Entropy is a measurement of disorder in a sense mostly related to probability and statistics. A system with greater entropy contains a greater amount of possible microstates. For instance, two gas chambers with the same amount of gas molecules will have different entropy values if one of them contains different types of gases. The molecules in the chamber with more gas types can be displayed in many more ways.
In fact, by understanding entropy one can truly understand the statistical nature of all chemical processes and understand why Gibbs free energy can be seen simply as a measurement of the likeliness of a state existing or not and ΔG can be seen as the likeliness of a process happening or not. This can be shown by an analysis of the famous equation:
ΔG = ΔH – TΔS
We can begin by remembering that ΔH represents the heat exchange involved in a reaction at constant pressure, if it’s negative, the system releases energy and, if it’s positive, the system absorbs energy. Now, enthalpy is “stored” in the form of chemical bonds or interactions that are present in the system and, with the progress of a reaction or other processes like solvation, interactions are formed or broken and this energy is released or absorbed.
And what does –TΔS represents? As an endothermic reaction progresses, heat is transferred to the system from the surroundings, but why does that happen? Why is that spontaneous and not, say, the opposite reaction, which would be exothermic and release heat to the surroundings (supposing the reverse reaction is possible)?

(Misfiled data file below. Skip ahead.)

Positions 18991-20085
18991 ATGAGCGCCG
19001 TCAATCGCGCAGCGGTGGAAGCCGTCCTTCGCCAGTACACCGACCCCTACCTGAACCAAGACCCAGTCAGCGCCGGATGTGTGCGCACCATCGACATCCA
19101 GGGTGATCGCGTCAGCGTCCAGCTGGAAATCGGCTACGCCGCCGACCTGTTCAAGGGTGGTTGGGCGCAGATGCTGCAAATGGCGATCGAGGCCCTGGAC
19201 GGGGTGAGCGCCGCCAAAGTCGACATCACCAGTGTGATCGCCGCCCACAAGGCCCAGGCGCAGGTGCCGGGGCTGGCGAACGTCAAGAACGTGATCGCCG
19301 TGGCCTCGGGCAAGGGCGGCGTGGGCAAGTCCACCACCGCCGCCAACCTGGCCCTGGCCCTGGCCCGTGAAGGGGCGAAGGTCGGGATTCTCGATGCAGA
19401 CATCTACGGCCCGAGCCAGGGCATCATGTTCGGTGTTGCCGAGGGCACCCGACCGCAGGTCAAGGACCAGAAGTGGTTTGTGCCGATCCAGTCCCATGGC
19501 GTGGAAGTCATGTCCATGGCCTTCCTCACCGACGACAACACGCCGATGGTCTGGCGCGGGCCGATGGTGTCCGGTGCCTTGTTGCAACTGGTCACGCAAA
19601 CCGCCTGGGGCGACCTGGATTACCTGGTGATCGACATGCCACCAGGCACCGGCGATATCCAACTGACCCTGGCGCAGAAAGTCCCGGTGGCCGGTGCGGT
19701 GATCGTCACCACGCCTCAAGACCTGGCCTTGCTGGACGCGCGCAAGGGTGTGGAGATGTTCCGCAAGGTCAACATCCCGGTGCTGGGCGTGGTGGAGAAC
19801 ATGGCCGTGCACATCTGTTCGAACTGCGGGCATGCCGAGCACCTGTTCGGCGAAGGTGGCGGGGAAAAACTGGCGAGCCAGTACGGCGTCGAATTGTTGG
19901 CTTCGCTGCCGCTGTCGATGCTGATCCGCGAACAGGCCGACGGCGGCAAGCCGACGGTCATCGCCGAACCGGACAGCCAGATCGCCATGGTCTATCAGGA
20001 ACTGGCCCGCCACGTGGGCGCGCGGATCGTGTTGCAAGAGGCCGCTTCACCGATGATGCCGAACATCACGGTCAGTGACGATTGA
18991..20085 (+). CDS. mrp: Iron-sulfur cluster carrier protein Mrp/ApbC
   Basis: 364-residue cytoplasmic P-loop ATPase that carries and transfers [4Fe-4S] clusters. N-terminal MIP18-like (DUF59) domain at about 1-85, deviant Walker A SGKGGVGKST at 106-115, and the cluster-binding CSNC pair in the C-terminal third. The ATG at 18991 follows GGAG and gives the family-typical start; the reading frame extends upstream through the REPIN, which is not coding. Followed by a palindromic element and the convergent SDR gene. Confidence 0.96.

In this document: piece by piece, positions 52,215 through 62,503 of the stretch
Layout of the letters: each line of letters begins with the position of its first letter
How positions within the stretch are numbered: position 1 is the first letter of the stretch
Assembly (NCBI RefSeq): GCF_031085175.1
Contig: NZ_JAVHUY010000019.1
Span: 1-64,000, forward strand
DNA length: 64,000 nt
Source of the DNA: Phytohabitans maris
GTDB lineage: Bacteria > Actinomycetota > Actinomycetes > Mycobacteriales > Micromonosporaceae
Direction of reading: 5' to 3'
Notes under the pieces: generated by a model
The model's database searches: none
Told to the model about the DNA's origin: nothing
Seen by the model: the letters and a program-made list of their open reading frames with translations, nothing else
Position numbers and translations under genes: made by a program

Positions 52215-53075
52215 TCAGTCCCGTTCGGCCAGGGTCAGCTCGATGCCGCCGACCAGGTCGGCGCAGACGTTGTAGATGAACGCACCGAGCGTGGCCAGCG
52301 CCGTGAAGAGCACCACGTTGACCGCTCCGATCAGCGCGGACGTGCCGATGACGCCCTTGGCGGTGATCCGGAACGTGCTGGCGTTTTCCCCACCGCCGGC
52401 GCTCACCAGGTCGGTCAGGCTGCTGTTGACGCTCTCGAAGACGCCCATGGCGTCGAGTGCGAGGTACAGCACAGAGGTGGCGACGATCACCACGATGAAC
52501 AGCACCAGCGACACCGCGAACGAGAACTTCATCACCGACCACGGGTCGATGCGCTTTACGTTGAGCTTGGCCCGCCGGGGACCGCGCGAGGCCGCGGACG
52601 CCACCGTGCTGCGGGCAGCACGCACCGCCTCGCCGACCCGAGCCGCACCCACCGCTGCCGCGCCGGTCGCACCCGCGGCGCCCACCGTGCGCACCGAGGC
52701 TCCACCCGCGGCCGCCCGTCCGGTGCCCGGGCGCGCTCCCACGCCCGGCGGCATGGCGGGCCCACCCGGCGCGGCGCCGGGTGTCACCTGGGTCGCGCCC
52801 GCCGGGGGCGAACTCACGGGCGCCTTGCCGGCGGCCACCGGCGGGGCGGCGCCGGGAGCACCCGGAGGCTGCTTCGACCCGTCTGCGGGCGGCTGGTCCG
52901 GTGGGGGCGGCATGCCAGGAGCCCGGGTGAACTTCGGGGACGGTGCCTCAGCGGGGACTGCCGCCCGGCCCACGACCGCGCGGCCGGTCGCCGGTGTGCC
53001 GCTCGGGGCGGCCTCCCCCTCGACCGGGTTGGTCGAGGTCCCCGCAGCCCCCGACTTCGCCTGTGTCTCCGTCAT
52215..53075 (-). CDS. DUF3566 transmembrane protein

Well, chemists and physicists know that the entropy of the universe always increases (second law of thermodynamics), that is just a way of saying mathematically that all that is most likely to happen will happen. So –TΔS is the term that accounts for the effect that the exchanged heat will have in the system or surroundings when it is transferred.
In the case of an endothermic reversible reaction, we have ΔH > 0, so the reaction can only be spontaneous if TΔS is big enough. That means that the reaction can only be spontaneous if it leads to an increase of disorder in the system (increase in the number of possible microstates of the system) that is big enough to compensate the decrease of disorder in the surroundings, associated to the heat loss by the surroundings, which is accounted for by ΔH.
ΔG will only ever be 0 if the system is in equilibrium and if ΔSu (entropy variation of the universe) is also 0, meaning that the variations of entropy both in the system and in the surroundings caused by the two opposite reactions occurring at the same time are exactly compensated given the constant reaction rates achieved in equilibrium. The system is not only in equilibrium with itself, but also with the surroundings.
The key is to realize that you don’t need to measure the ΔS of the surroundings and yet you obtain information that ultimately depends on it. This is one of the great merits of this equation.
So ΔG can be seen as just a convenient way for chemists to evaluate the balance of factors that “decide” if a process is spontaneous or not, mathematically equivalent to simply checking which processes lead to an increase in the entropy of the universe.